Students excel at Excellence 25 | Sunday Observer

Students excel at Excellence 25

The winners and Veteran film artiste Ravindra Randeniya
The winners and Veteran film artiste Ravindra Randeniya

Excellence 25, the much awaited photography competition and exhibition was held at the beginning of May at the Lionel Wendt Art Gallery.

Veteran film artiste Ravindra Randeniya was the Chief Guest with internationally recognised photographer Chandrasena Perera joining as the Special Guest of Honour.

The competition was open to all age categories and this time student photographers were able to compete in the schools category.

St. Bridget’s Convent walked away with two gold medals, one bronze and also claimed the Trophy for ‘Best Author’.

Devi Balika Vidyalaya won one gold and one silver and St. Benedict’s College won one silver and one bronze medal.

Ibbagamuwa Central won Silver and D.S. Senanayake College won one Bronze.

Shanaya and Nayantara Perera, two sisters and students of St. Bridget’s Convent, Colombo 7 started Photocause to help the cause of Cancer in 2011. The name has been coined from the concept of using photography for a cause.

Photocause held its maiden exhibition in 2015 at the National Art Gallery. The second one was in 2017 at the J.D.A Perera Gallery. The two Bridgeteens showcased 80 samples of their work along with photographs taken by other invitee school children the exhibition showcased around 120 works. Photocause launched a magazine in 2018.

These two concerned and caring girls are now reaching wider horizons in the cause of Cancer with the production of four videos using digital technology. The videos carry messages for positive change.

Photocause bagged the Plaque of Appreciation in 2017. The Foundation for Civilian Bravery awarded the Gold Medal in the Student category in ‘Civilian Bravery-Social Activity’ to them this year.

For Shanaya and Nayantara photography has been a passion from a very young age and they have been clicking since they were eight and six years old.. They were only 14 and 12 years when they completed the Applied Photographer Course at the Photographic Society of Sri Lanka (PSSL) held at the Lionel Wendt. Their four year old sister named Alisha is already following them around with her own mini camera.

Now aged 17 and 15 years, the sisters had the traumatic experience of a much loved relative contracting cancer, undergoing treatment and finally succumbing to the disease An emotional Shanaya said, “One of our aunts who had even taken care of my mother when she was young died of breast cancer. That was a heartrending period for us but instead of suffering in silence we decided to do something about it,”.

According to her, another reason why the girls wanted to do the project was because taking pictures and selling them online to raise funds for the Sri Lanka Cancer Society was a unique concept.

Armed with Cannon cameras and lenses the duo has traversed the length and breadth of the country from the coastal areas to the mountains and midlands and to jungles and National Parks.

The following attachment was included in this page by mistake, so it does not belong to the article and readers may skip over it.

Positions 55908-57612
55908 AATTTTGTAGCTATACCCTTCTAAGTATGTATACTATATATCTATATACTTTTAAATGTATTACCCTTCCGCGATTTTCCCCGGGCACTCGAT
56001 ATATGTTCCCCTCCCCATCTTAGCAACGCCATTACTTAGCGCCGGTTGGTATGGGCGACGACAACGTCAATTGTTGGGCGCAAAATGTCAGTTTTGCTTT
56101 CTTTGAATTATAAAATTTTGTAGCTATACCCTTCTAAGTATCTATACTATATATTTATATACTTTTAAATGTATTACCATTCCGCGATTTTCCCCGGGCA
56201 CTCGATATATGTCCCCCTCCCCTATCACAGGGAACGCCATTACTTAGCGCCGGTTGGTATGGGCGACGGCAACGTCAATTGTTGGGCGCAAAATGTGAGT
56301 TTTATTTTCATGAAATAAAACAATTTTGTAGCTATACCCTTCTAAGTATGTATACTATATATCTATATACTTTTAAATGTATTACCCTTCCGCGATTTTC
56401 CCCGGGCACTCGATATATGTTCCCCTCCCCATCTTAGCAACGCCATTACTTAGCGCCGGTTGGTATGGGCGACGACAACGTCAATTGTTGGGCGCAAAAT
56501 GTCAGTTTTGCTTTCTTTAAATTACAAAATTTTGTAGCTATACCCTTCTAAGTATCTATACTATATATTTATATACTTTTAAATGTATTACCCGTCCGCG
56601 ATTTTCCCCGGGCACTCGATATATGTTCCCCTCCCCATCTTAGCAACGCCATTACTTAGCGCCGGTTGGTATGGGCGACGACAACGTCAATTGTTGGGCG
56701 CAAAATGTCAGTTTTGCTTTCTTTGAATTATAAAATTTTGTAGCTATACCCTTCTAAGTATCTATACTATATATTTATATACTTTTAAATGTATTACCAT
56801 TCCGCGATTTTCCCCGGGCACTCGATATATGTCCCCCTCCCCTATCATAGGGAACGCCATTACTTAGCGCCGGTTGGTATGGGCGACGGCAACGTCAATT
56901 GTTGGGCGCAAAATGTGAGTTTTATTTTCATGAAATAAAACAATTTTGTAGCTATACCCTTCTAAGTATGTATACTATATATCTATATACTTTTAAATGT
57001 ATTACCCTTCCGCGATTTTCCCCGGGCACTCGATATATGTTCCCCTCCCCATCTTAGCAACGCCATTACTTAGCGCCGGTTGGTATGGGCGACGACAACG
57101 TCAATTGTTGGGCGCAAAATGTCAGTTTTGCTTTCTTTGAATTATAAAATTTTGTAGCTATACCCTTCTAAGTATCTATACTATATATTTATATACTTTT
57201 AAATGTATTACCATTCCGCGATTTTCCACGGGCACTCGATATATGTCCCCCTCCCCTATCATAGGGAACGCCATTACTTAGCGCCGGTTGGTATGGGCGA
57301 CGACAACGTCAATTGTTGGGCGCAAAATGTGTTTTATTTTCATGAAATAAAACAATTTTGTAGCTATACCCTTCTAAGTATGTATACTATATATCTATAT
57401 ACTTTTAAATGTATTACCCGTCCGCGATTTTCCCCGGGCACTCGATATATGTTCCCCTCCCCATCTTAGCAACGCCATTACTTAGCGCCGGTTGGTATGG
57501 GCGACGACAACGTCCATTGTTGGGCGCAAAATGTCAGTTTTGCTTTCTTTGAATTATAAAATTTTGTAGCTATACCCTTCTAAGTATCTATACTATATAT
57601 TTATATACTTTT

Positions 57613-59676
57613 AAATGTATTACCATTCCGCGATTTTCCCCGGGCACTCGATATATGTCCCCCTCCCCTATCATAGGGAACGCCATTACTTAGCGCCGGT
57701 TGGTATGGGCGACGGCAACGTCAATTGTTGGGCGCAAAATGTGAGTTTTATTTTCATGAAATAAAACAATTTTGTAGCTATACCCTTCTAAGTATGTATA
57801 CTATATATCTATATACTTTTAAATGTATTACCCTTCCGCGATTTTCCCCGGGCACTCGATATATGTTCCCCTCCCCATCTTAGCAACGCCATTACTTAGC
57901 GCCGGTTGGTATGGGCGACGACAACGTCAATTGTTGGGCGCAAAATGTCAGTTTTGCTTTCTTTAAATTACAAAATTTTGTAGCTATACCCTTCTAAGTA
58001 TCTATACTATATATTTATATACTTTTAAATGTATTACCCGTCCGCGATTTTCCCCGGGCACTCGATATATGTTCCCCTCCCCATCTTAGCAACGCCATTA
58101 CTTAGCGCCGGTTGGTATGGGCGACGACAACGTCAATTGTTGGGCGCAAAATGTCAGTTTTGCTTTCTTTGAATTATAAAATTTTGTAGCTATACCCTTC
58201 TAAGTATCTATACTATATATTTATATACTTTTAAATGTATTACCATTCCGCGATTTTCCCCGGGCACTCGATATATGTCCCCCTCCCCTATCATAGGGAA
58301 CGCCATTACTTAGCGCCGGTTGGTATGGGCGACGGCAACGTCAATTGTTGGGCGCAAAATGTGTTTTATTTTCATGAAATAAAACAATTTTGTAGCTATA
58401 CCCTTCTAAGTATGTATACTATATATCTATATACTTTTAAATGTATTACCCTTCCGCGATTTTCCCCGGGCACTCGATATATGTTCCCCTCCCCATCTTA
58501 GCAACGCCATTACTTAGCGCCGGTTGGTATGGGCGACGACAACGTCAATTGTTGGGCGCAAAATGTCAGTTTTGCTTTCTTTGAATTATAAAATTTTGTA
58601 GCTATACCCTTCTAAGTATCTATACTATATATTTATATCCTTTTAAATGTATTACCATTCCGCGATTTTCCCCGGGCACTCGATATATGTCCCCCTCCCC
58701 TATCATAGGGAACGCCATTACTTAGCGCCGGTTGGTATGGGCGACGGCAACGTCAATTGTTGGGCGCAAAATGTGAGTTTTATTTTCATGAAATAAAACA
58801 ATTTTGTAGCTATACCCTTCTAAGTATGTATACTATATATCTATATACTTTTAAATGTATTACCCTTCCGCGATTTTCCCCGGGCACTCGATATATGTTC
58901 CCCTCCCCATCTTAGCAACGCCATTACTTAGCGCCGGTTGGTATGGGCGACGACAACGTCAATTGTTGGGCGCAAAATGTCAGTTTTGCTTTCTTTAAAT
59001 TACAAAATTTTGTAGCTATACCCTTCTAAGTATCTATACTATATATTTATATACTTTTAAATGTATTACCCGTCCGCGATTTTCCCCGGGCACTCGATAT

They explained their connectivity to their photographs.

“There is a meditative moment of silence for concentration when I start taking photographs. You begin on a clean slate when you engage in the process. Both of us are not good at drawing. So, this is the art that we can engage in to express ourselves. Each picture embodies a different message,” Shanaya explained.

For Nayanatara photography is almost a form of therapy as it is relaxing in addition to being something she enjoys doing. She sees photography as a sensitive response to others.

“Different people can interpret the same image in two different ways,” she explained.

The girls focus on art and wildlife photography.

Originally, the girls had wanted to help the cause of animal welfare but their experience when their aunt fell sick changed their minds. So, Photocause was born.

The girls also do volunteer work at the ABC School for Special Needs Children in Colombo.

Nayathara says that she loves a picture of a dried up tree which has won her many awards and a picture of a leopard she shot some years back. Shanaya ‘s favourites are a photo of a big black bear climbing a tree and peeking through the branches and which reminds her of Winnie the Pooh and a picture of a leopard captured in a striking pose.

Awake’, a magazine focusing on cancer awareness was also launched Photocause last year and has been distributed among 20 schools.

Father, Mangala Perera, and mother, Gayana Perera, have been very supportive of Photocause. Their latest project, the videos relates the tales of cancer survivors. It spreads the message that cancer does not necessarily mean death.

The sisters hope to take the Photocause exhibition to an international scale by inviting school children from other countries to send in their photographs in the future.

Shanaya and Nayantara are also national award-winning archers and gifted ballet dancers.

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